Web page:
This, despite the fact that they found multiple pictures of the ball field in his possession.

They have also declared that he had no particular target in mind.

This, despite the fact that he had a list of Congresspeople on him at the time he committed the offense.

They have further declared that they have no particular motive either.

This, despite the reported fact that he asked one of the people there whether it was Republicans or Democrats practicing, and only after hearing it was Republicans did he go retrieve his guns and start shooting.

Oh, and this "random", "no known motive" nutbag (at least the last word is accurate) traveled the better part of 1,000 miles in a van from Illinois to Washington DC, rented a storage locker in which he deposited a nice big cache of rounds for his weapons, and then did all of the above.

This is the same FBI, I remind you, that had a Director (since fired) who went on national television and laid out every element of a criminal statute being violated by one Hillary Clinton and then proclaimed that "no reasonable prosecutor would bring the case."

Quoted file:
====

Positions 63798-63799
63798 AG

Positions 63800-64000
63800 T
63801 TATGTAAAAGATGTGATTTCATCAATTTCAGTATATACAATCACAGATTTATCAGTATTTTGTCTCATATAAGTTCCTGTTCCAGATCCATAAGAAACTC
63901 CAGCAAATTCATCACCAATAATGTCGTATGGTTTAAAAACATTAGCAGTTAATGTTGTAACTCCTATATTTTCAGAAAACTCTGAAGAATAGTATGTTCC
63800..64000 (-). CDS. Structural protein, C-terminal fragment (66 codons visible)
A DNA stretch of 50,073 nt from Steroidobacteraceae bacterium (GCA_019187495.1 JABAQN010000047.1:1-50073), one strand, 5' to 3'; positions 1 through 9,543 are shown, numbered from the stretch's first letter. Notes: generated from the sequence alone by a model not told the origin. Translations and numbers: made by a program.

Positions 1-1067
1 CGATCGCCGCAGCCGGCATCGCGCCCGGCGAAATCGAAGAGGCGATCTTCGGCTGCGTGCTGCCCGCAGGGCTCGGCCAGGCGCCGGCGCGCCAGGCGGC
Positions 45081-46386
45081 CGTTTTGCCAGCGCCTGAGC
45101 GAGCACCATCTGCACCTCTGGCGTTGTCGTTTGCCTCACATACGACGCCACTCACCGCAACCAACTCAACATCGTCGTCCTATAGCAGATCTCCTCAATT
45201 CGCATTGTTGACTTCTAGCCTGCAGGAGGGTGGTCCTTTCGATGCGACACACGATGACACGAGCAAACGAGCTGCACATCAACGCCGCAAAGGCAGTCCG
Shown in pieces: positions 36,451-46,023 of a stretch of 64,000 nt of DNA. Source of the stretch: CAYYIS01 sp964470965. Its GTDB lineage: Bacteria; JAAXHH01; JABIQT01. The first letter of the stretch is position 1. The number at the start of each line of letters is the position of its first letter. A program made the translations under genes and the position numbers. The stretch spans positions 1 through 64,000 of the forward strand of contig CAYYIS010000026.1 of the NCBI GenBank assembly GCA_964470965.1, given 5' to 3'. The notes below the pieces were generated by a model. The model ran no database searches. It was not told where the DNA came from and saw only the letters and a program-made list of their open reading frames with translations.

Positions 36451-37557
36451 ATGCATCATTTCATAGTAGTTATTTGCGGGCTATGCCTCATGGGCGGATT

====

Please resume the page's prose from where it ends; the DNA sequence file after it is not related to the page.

I'm not sure if it was the Hillary thing, or even the 9/11 thing where the ragheads who would go on to blow up 3,000 Americans were called in by an astute citizen who thought it was damn odd they were paying in cash for simulator time and didn't want to know how to land.  After all, we were told, 9/11 was a "complex plot" with "lots of moving parts", especially the ones that were allowed to keep moving and leave the country for their native (guess which one) nation after it happened by one President Bush.

But this, well, it's just a bit beyond belief, you see.

You have a guy who drives halfway across the nation, rents a storage locker, searches on the Internet for where a 2017 GOP convention might be held, takes pictures of the very ball field where he commits his assault, has a list containing the names of six members of Congress on his person and then to put a cherry on top of all of it directly inquires of a passerby whether it's actually Republicans on that field before he starts shooting -- and is told "yes."